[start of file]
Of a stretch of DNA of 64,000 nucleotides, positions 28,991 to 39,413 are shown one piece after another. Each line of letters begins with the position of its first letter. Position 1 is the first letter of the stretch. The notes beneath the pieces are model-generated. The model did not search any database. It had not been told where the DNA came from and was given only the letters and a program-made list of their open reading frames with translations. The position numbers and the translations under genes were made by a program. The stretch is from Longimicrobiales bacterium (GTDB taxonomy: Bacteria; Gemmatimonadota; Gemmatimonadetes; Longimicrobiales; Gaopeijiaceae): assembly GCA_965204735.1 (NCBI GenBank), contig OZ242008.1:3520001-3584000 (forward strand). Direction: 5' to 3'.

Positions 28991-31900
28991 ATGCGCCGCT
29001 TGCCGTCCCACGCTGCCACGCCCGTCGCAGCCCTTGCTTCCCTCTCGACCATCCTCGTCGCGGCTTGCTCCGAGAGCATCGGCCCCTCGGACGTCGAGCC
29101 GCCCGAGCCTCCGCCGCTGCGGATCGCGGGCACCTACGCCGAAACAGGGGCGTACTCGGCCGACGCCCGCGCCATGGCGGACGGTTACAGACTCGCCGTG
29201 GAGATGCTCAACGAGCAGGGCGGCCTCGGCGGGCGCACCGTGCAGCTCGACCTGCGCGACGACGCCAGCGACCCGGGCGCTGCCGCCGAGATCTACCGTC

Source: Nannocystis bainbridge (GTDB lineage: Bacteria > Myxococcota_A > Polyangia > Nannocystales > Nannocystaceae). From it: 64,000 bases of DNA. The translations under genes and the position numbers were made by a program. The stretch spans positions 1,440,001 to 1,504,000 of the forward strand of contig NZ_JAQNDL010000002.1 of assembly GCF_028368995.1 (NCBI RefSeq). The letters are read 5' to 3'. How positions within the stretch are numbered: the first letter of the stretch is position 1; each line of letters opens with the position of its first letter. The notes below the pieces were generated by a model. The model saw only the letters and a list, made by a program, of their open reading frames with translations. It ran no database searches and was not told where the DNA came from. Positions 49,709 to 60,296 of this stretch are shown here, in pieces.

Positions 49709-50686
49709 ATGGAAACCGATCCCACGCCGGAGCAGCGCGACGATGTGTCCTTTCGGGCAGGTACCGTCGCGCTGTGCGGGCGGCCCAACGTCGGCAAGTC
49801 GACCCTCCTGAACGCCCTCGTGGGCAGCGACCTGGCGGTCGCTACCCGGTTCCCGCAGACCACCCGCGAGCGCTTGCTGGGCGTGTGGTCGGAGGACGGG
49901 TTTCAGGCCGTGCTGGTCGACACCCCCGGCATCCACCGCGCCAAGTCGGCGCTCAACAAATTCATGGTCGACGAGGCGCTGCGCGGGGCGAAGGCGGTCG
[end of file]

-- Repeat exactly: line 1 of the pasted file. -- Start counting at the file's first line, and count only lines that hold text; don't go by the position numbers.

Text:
Of a stretch of DNA of 64,000 nucleotides, positions 28,991 to 39,413 are shown one piece after another. Each line of letters begins with the position of its first letter. Position 1 is the first letter of the stretch. The notes beneath the pieces are model-generated. The model did not search any database. It had not been told where the DNA came from and was given only the letters and a program-made list of their open reading frames with translations. The position numbers and the translations under genes were made by a program. The stretch is from Longimicrobiales bacterium (GTDB taxonomy: Bacteria; Gemmatimonadota; Gemmatimonadetes; Longimicrobiales; Gaopeijiaceae): assembly GCA_965204735.1 (NCBI GenBank), contig OZ242008.1:3520001-3584000 (forward strand). Direction: 5' to 3'.